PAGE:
About The Kaʻū Calendar

Ka`u, Hawai`i, United States
A locally owned and run community newspaper (www.kaucalendar.com) distributed in print to all Ka`u District residents of Ocean View, Na`alehu, Pahala, Hawai`i Volcanoes National Park, Volcano Village and Miloli`i on the Big Island of Hawai`i. This blog is where you can catch up on what's happening daily with our news briefs. This blog is provided by The Ka`u Calendar Newspaper (kaucalendar.com), Pahala Plantation Cottages (pahalaplantationcottages.com), Local Productions, Inc. and the Edmund C. Olson Trust.

Sunday, April 07, 2013

Ka`u News Briefs April 7, 2013

Ka`u Coffee Growers Cooperative and Olson Trust provide the float for the  Miss Ka`u Coffee contenders in the
 Merrie Monarch Parade yesterday in Hilo. Pageant is Friday, April 26. Photos by Julia Neal
THE TALENT OF KA`U showed well yesterday at the Merrie Monarch Festival Parade and arts and crafts exhibitions.
Genevieve "Jon" Cran with her Kapapala Ranch team is Pa`u Queen for
Merrie Monarch.
      Kapalala Ranch grand dame Genevieve “Jon” Cran rode on horseback as Pa`u Queen with her ranch manager, Lani Petrie, and their lei-bedecked horses and riders.
      The Ka`u Coffee Growers Cooperative put together a float on a Ka`u Coffee Mill truck decorated with McCall’s flowers, branches of red coffee cherries and other foliage. Four coffee princesses, Kawailani Houvener, Seneca Lee Oleyte, Rachel Ornelas and Tiare-Lee Shibuya, represented the coffee industry in Ka`u along with Ka`u Coffee Growers Cooperative president and past-president Gloria Camba and Lorie Obra. Also on the float were pageant artistic director Nalani Parlin and award-winning Ka`u Coffee farmer Willie Tabios. Assisting with the float were Efren Abellera and his daughters, Layla, Elisa and Erica, Bong Aquino and driver Leonardo Castaneda and his wife Jackie. The Miss Ka`u Coffee pageant is Friday, April 26 at Ka`u Coffee Mill. The Ho`olaulea is Saturday, April 4 at Pahala Community Center.
Hawaiian Civic Club members meet Studio of Sticks & Stones artists, of
Wai`ohinu, at Merrie Monarch yesterday.
      Hawaiian Civic Club members joined the Merrie Monarch Parade, most on foot and some in a classic car. The Ka`u contingent was led by president Blossom DeSilva.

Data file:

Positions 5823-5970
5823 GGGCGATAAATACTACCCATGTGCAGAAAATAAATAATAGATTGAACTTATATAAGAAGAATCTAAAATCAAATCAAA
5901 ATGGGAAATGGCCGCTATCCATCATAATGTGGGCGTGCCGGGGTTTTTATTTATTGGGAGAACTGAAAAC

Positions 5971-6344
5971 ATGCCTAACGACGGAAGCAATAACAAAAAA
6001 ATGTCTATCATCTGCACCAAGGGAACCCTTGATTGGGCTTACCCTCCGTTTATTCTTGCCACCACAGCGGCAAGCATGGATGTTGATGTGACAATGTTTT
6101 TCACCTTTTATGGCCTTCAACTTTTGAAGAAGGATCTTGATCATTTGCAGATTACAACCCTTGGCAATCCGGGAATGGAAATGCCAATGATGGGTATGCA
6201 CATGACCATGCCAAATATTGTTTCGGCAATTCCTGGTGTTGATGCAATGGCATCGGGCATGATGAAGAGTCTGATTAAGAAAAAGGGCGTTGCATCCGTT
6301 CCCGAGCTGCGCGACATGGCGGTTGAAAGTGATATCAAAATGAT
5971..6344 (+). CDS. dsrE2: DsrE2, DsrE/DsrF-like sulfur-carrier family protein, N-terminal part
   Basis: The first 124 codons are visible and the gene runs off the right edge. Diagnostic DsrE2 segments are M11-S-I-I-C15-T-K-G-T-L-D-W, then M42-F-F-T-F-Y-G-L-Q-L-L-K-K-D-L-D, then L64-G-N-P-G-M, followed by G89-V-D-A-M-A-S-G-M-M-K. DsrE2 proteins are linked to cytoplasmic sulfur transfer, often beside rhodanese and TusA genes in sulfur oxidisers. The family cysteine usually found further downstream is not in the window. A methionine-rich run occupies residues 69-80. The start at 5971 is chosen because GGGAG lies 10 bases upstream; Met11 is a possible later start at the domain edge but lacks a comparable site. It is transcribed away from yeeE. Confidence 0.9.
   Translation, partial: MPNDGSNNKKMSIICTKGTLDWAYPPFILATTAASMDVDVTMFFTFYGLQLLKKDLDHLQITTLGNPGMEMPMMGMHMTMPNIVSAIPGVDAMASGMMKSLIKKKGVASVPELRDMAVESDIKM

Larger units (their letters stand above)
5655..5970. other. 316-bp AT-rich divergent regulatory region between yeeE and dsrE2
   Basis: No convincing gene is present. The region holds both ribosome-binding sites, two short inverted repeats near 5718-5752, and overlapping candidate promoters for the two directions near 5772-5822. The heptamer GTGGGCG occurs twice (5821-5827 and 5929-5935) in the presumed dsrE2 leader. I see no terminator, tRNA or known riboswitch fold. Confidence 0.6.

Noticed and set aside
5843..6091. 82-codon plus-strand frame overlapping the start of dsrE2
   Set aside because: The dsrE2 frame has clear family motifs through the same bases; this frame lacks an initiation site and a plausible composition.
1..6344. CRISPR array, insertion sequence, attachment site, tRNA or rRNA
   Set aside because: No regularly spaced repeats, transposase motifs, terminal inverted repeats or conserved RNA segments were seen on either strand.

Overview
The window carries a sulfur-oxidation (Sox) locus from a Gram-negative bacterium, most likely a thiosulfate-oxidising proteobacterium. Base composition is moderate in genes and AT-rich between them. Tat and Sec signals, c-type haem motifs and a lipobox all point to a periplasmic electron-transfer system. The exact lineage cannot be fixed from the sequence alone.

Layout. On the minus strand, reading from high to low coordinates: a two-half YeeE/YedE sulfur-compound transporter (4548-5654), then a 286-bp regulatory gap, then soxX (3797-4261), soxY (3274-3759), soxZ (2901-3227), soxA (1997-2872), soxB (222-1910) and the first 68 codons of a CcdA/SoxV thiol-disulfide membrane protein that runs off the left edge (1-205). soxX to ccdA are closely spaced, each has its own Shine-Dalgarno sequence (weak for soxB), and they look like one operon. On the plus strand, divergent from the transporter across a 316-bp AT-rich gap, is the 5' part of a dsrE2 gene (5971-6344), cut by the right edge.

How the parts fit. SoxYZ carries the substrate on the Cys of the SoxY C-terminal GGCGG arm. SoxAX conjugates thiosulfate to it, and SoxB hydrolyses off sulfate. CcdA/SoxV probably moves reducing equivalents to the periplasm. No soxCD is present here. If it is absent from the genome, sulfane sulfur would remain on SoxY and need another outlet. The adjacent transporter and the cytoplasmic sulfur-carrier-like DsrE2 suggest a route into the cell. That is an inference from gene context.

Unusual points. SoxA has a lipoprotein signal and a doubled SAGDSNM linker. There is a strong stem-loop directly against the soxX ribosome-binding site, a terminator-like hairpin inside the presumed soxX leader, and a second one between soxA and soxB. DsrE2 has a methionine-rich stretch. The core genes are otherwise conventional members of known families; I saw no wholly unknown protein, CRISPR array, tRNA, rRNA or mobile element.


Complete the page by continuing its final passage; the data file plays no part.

Lorie Lee Lorenzo and Leon Chow joined the Aloha Riders with their horses.
      Thy Word Ministries – Ka`u joined Thy Word members from around the island with song, hula, and praise with two floats and a walking group.
      In the arts and crafts displays, Emily Herb, of Volcano, displayed her pottery; Larry Ka`upu, of Green Sands, showed jewelry and Hawaiian carvings; and Jamie Gilmore had paintings and jewelry for sale. The Gomes family, with sons Jeff and Robin, father Bobby and mother Phoebe, offered koa-dyed hats and woodworks.

Leon Chow, of Kapapala, and Lorie Lee Lorenzo, of Pahala
HALAU FROM O`AHU TOOK FIRST PLACE in all categories of Merrie Monarch hula competition among halau. Kawaili`ula, of Kailua, took overall, kane overall, kane kahiko and kane `auana awards. Halau Mohala `Ilima, of Ka`ohao, won wahine overall and wahine kahiko. Wahine `auana went to Keolalaulani Halau `Olapa O Laka, of Kane`ohe. 
      Halau Hula ‘O Kahikilaulani, of Hilo, placed third in kane overall, fifth in wahine `auana, forth in kane kahiko and third in kane `auana.

KA`U RESIDENTS INSPIRED BY MERRIE MONARCH can take classes with Sammi Fo every Tuesday in Ocean View at the corner of Tiki and Princess Ka`iulani. Students with more than one year’s experience meet at 4:15 p.m. and beginning to first-year students meet at 4:15 p.m. Call 990-3292 for more information.

THE STATE OF HAWAI`I is investing $200,000 in a zero waste biofuel and high protein animal feed program that uses unmarketable papaya as a feedstock, according to a statement from Gov. Neil Abercrombie. The research and development funds will assist USDA Pacific Basin Agricultural Research Center in Hilo in moving the project to pilot scale as a prelude to commercial production, and the state Agribusiness Development Corporation will become a venture partner to globally export the technology in association with PBARC and Florida-based BioTork Hawai`i, LLC.
Ka`u Hawaiian Civic Club members ride in style.
      According to the statement, PBARC, along with BioTork Hawai`i, LLC, have invested more than $1 million in the project. The conversion process takes 14 days to cycle in a heterotrophic environment, in which no sunlight is needed, using organically optimized algae/fungi developed and patented by BioTork.